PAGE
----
“When I first started at NVIDIA, DGX was new. In fact, I have the first prototype of a DGX Station here under my desk. Over time, I have seen customers systematically start to migrate to intensive work on very large systems, very large training jobs, and a surprisingly large number of inference workloads. We are seeing customers have a lot of very serious conversations and engineering work around deployment to production.”

Adam has co-authored two DLI workshops, is certified in six workshops, and has taught the most workshops among the EMEA solution architects in the past year.    

“Our workshops are very focused, and they are designed with a very pragmatic attitude—to solve the problems that they are advertised to solve. We distill huge amounts of knowledge into each course, information that doesn’t exist in such a distilled format anywhere else. And you get direct access to fully configured GPUs. In a course that we just released, the student starts the training process of an extremely large language model and then deploys that model to production. And with just a couple of clicks, teaches that model how to translate and how to answer the questions. It’s actually quite empowering.”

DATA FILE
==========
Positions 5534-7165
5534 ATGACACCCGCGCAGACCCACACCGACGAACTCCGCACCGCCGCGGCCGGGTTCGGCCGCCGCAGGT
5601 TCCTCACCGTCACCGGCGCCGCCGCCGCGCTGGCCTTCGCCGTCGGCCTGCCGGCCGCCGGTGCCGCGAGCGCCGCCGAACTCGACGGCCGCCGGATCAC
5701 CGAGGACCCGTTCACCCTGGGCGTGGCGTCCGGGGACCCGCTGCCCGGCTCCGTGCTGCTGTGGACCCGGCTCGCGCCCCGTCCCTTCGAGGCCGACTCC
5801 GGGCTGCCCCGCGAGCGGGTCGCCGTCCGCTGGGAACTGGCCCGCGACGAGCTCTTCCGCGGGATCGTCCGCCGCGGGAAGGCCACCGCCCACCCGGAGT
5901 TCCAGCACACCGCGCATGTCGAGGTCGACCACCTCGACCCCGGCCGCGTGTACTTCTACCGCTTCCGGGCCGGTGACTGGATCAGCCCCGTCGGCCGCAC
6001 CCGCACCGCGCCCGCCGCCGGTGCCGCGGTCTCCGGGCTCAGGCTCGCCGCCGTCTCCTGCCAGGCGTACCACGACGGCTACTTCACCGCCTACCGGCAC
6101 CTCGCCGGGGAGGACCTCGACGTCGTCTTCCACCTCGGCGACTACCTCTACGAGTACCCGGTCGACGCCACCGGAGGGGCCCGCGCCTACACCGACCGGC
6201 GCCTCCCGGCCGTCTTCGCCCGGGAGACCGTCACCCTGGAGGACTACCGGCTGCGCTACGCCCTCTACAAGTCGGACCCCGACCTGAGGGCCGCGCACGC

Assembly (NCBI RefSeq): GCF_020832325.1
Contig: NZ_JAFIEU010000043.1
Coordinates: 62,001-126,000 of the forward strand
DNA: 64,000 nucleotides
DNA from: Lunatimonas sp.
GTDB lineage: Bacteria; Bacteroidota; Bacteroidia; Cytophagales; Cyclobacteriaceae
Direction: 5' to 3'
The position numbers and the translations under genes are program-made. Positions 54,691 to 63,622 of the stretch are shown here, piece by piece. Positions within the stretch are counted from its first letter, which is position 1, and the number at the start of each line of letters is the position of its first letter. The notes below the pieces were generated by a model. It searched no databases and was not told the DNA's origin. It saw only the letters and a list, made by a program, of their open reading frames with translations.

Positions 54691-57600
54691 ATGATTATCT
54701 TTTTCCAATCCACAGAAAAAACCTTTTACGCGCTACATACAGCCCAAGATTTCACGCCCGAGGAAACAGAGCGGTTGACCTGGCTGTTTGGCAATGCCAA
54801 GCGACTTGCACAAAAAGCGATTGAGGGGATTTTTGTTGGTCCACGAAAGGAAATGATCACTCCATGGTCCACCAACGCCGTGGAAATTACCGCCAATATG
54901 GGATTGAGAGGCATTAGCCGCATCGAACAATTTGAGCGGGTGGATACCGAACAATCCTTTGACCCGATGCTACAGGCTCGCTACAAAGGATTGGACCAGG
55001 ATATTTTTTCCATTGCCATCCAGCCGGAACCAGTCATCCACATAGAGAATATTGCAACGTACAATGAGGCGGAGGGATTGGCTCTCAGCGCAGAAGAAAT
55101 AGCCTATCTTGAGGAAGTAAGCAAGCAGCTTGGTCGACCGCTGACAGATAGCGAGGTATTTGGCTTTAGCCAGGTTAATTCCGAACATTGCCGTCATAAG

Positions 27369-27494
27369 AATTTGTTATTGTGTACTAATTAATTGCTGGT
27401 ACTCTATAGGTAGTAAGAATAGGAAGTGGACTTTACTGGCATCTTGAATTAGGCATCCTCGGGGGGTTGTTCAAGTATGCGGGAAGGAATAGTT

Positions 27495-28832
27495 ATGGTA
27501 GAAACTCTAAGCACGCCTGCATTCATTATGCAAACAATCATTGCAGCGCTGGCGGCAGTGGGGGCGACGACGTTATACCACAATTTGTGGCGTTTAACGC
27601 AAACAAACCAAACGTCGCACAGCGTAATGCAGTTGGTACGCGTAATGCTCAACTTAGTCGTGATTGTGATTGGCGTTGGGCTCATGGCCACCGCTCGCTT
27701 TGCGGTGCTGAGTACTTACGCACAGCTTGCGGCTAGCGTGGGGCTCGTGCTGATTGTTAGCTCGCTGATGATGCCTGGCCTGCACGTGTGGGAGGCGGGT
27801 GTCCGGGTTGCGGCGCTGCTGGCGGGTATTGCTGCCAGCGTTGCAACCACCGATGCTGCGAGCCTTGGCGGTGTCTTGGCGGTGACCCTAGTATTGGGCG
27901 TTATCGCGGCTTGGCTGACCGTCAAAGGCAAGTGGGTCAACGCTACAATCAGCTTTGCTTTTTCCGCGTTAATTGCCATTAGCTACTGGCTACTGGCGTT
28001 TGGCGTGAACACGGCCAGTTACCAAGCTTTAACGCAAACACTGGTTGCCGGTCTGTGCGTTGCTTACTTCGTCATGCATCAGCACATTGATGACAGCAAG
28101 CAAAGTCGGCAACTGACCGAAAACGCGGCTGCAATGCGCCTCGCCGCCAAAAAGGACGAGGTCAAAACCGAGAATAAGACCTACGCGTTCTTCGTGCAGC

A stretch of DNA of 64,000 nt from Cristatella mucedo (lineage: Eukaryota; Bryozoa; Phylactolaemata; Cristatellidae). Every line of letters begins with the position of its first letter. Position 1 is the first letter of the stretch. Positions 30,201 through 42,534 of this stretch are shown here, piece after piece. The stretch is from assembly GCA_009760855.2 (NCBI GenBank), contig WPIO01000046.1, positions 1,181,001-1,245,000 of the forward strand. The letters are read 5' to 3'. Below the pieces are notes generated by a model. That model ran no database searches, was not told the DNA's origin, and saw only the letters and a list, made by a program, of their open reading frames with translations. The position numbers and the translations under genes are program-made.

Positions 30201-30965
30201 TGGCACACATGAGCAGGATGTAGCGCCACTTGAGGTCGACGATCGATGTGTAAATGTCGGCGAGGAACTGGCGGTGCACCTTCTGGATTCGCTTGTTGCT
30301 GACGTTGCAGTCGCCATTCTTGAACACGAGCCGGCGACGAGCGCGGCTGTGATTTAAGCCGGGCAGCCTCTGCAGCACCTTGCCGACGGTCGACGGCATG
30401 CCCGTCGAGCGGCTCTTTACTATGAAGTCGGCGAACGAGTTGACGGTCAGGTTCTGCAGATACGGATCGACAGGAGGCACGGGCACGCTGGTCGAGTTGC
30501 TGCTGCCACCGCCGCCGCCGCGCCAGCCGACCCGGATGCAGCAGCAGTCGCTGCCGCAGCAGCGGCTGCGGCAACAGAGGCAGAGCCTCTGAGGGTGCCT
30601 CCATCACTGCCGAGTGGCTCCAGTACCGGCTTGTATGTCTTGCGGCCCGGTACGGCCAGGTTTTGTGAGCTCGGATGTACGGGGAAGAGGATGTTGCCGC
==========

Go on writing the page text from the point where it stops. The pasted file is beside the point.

Adam received his BS in information retrieval from Coventry University, his MS in computer science from the Silesian University of Technology, and his Ph. D. from Coventry University.

At GTC, Adam will be teaching Model Parallelism: Building and Deploying Large Neural Networks.

Gwangsoo Hong, NVIDIA solution architect (Korea)

Photo of Gwansoo Hong
Gwansoo Hong

Gwangsoo has been a solution architect with NVIDIA for almost 4 years. His current responsibilities include helping customers get the most value out of their NVIDIA full-stack platform. He specializes in computer vision and NLP with deep learning with expertise in GPU acceleration for large-scale models. He is certified in eight DLI workshops and is one of our most sought-after instructors in Korea.

“The part I love the most about being a DLI instructor is working with various students and teaching them about end-to-end deep learning workloads like training, inference, and services; helping them learn about different workloads and application domains; and materializing their ideas. It’s also rewarding to teach students of all backgrounds and ages and see them successfully complete the DLI course. I learn something from each of them. The reaction I get most often from my students is, ‘This can’t be.” 

At GTC, he will also be teaching Model Parallelism: Building and Deploying Large Neural Networks on Wednesday, September 21 from 9 AM to 6 PM KST.

Register now for early discounts

Don’t miss this unique opportunity to take your AI skills to the next level. Registration for the conference is free and the DLI workshops are offered at a special price of $149, or $99 if you register before August 28 (normally $500 per seat.)

For the complete list, see GTC Workshops & Training. Some workshops are available in Taiwanese, Korean, and Japanese and are scheduled in those respective time zones.

Discuss (0)